...would the typical reasonable person have understood by the exchange between the officer and the suspect? Florida v. Jimeno , 500 U.S. 248, 251, 111 S.Ct. 1801, 1803–04, 114 L.Ed.2d 297 (1991), citing Illinois v. Rodriguez, 497 U.S. 177, 183-189, 110 S.Ct. 2793, 111 L.Ed.2d 148 (1990) ; Flor......
  • Dubbs v. Head Start, Inc., No. 01-5098.
    • United States
    • United States Courts of Appeals. United States Court of Appeals (10th Circuit)
    • July 21, 2003
    ...reasonable for the official to believe that the scope of a person's consent permitted him to conduct the search. Florida v. Jimeno, 500 U.S. 248, 251, 111 S.Ct. 1801, 114 L.Ed.2d 297 (1991); Illinois v. Rodriguez, 497 U.S. 177, 186, 110 S.Ct. 2793, 111 L.Ed.2d 148 Page 1208 (1990); United S......
  • U.S. v. Bute, Nos. 93-4193
    • United States
    • United States Courts of Appeals. United States Court of Appeals (10th Circuit)
    • December 23, 1994
    ...as the text of the Fourth Amendment indicates, is the touchstone for determining the constitutionality of a search, see Florida v. Jimeno, 500 U.S. 248, 250, 111 S.Ct. 1801, 1803, 114 L.Ed.2d 297 (1991); Cady v. Dombrowski, 413 U.S. 433, 439, 93 S.Ct. 2523, 2527, 37 L.Ed.2d 706 (1973), the ......
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2276 cases
  • Mandola v. Cnty. of Nassau, 13–cv–3064 (DLI)(ST)
    • United States
    • United States District Courts. 2nd Circuit. United States District Court (Eastern District of New York)
    • September 30, 2016
    ...Defendants' entry of Plaintiffs' home pursuant to an arrest warrant is deemed constitutionally permissible conduct. Florida v. Jimeno , 500 U.S. 248, 250, 111 S.Ct. 1801, 114 L.Ed.2d 297 (1991). Therefore, the instant matter is distinguishable from the Supreme Court's holding in Steagald .B......
  • State v. Gomez, No. CT2018-0025
    • United States
    • United States Court of Appeals (Ohio)
    • February 11, 2019
    ...would the typical reasonable person have understood by the exchange between the officer and the suspect? Florida v. Jimeno , 500 U.S. 248, 251, 111 S.Ct. 1801, 1803–04, 114 L.Ed.2d 297 (1991), citing Illinois v. Rodriguez, 497 U.S. 177, 183-189, 110 S.Ct. 2793, 111 L.Ed.2d 148 (1990) ; Flor......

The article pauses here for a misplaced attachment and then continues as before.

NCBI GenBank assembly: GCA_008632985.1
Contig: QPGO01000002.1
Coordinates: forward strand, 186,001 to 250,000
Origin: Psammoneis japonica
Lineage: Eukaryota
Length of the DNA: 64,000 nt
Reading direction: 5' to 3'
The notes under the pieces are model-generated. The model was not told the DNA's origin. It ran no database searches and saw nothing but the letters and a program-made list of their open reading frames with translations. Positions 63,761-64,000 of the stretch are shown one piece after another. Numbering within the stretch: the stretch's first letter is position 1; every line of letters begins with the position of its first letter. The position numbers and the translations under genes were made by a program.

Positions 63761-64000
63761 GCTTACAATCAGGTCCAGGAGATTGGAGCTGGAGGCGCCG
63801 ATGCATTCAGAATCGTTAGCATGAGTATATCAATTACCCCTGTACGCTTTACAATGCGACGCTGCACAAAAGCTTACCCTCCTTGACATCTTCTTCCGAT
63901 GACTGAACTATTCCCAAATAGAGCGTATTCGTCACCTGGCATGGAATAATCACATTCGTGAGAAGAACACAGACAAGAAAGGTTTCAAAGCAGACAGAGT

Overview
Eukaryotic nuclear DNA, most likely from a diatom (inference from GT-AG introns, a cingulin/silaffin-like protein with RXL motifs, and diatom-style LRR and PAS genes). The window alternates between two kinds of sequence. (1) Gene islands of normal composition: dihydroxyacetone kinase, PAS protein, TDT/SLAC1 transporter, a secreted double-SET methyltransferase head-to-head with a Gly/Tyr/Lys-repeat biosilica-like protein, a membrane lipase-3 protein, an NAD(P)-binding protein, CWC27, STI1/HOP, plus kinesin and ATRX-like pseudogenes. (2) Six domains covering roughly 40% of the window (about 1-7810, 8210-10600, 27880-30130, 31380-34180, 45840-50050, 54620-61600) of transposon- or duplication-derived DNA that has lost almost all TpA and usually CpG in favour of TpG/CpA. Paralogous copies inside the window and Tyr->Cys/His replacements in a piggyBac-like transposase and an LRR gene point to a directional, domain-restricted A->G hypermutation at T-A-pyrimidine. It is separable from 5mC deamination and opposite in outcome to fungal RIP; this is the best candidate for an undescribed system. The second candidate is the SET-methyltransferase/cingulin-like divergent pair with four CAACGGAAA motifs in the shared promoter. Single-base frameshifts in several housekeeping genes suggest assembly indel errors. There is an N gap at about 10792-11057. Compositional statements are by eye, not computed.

• Dubbs v. Head Start, Inc., No. 01-5098.
    • United States
    • United States Courts of Appeals. United States Court of Appeals (10th Circuit)
    • July 21, 2003
    ...reasonable for the official to believe that the scope of a person's consent permitted him to conduct the search. Florida v. Jimeno, 500 U.S. 248, 251, 111 S.Ct. 1801, 114 L.Ed.2d 297 (1991); Illinois v. Rodriguez, 497 U.S. 177, 186, 110 S.Ct. 2793, 111 L.Ed.2d 148 Page 1208 (1990); United S......
  • U.S. v. Bute, Nos. 93-4193
    • United States
    • United States Courts of Appeals. United States Court of Appeals (10th Circuit)
    • December 23, 1994
    ...as the text of the Fourth Amendment indicates, is the touchstone for determining the constitutionality of a search, see Florida v. Jimeno, 500 U.S. 248, 250, 111 S.Ct. 1801, 1803, 114 L.Ed.2d 297 (1991); Cady v. Dombrowski, 413 U.S. 433, 439, 93 S.Ct. 2523, 2527, 37 L.Ed.2d 706 (1973), the ......
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2 books & journal articles
  • THE ORIGINS AND LEGACY OF THE FOURTH AMENDMENT REASONABLENESS-BALANCING MODEL.
    • United States
    • Case Western Reserve Law Review Vol. 71 Nbr. 1, September 2020
    • September 22, 2020
    ...States v. Brignoni-Ponce, 422 U.S. 873, 878 (1975)). For a similar opinion, see Wilson, 519 U.S. at 411-12. (193.) Florida v. Jimeno, 500 U.S. 248, 250 (194.) Id. (195.) Id. For similar language, see Vemonia Sch. Dist. 47J v. Acton, 515 U.S. 646, 652 (1995), discussed supra notes 149-155 an......
  • Law Enforcement Case Law
    • United States
    • Criminal Justice Review Nbr. 30-2, September 2005
    • September 1, 2005
    ...1047 (8th Cir. 04-06-04).Edwards v. Arizona, 451 U.S. 477 (1981).Ferguson v. City of Charleston, 532 U.S. 67 (2001).Florida v. Jimeno, 500 U.S. 248 (1991).Florida v. Wells, 495 U.S. 1 (1990).282 Criminal Justice Franks v. Delaware, 438 U.S. 155 (1978).Horton v. California, 496 U.S. 128 (199......